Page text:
billed on a pre-paid or post-paid basis.
• The fundamental issue operators will face is how this already complex policy
control, charging and billing infrastructure will evolve to accommodate the
needs of LTE.
• A migration path is required from the legacy environment shown previously
to include the LTE/SAE architecture .
• The growth in transaction rates that the PCC will be required to support will
drive the replacement of most legacy components during the migration.
• The IN pre-paid platform in particular will be gradually eliminated as balance
management migrates to the online billing platform and the circuit switched
infrastructure is eventually replaced.
Policy in IMS Networks
VoIP delivered over LTE will require the full
dynamic QoS controls standardized in the EPC.
To ensure appropriate QoS for voice calls and
use a similar mechanism to the video
The PCRF capability should be the focus for any
enhancements to policy control.
Implementation on the PCRF enables policy
control to be used for both pre-paid, post-paid
and hybrid billing.
IP network for transport, signaling and control
based on IMS, EPC and LTE standards
There is likely to be a proliferation of
application and content servers that will use
the AF to manage quality of service and
charging requirements. T
This will generate a much higher load on the
policy and charging control platform. Operators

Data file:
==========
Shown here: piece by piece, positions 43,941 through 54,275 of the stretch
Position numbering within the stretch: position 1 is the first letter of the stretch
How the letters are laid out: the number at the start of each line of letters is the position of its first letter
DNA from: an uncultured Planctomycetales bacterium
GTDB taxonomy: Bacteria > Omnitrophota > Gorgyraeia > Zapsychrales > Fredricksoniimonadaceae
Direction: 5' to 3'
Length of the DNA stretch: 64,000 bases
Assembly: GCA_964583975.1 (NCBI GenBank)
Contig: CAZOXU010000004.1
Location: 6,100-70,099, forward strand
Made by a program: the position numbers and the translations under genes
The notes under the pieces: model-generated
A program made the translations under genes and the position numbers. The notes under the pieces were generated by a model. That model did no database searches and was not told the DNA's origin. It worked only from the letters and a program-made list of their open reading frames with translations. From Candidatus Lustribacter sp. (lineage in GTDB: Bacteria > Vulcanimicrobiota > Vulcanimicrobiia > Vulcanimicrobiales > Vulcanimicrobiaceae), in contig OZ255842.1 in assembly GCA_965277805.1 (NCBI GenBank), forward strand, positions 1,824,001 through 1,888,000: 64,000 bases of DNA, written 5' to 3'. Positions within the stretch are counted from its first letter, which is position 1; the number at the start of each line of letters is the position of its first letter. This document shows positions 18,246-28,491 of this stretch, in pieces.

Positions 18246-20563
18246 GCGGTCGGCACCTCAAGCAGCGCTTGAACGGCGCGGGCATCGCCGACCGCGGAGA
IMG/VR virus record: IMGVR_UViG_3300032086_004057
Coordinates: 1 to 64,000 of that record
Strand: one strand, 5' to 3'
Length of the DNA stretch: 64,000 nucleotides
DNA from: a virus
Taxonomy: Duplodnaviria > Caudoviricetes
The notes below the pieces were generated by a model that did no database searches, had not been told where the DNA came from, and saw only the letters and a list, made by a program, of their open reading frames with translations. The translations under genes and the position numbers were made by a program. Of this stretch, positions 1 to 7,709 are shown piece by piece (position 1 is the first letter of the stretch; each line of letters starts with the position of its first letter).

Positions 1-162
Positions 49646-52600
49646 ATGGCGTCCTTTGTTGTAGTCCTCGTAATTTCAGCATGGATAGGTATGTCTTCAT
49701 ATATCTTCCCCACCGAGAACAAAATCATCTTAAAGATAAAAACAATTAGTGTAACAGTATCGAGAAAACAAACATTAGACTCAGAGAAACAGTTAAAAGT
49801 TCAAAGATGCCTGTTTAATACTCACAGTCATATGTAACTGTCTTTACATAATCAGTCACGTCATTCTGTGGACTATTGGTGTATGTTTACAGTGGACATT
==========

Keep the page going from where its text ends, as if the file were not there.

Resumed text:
should factor in the scalability requirements of
these future needs when selecting solutions to
the current data only scenario.
PCRF requirements for LTE
• Active mediation systems and complex real-time rating adjuncts must evolve
to support the requirements of the 3GPP to find OCS.
• Rapidly growing usage will put a significant load on the systems and they will
need to be scaled accordingly.
• The migration of functionality away from legacy IN pre-paid platforms will
continue. Operators are already moving in this direction to support more
complex hierarchical accounts and enable subscribers to choose how individual
services are charged (pre-paid or post-paid).
• The PCRF capability should be the focus for any enhancements to policy
control. Implementation on the PCRF enables policy control to be used for
both pre-paid, post-paid and hybrid billing.
• Existing billing mediation platforms will need to be extended to support the
EPC elements. With rapidly increased data traffic these will need significant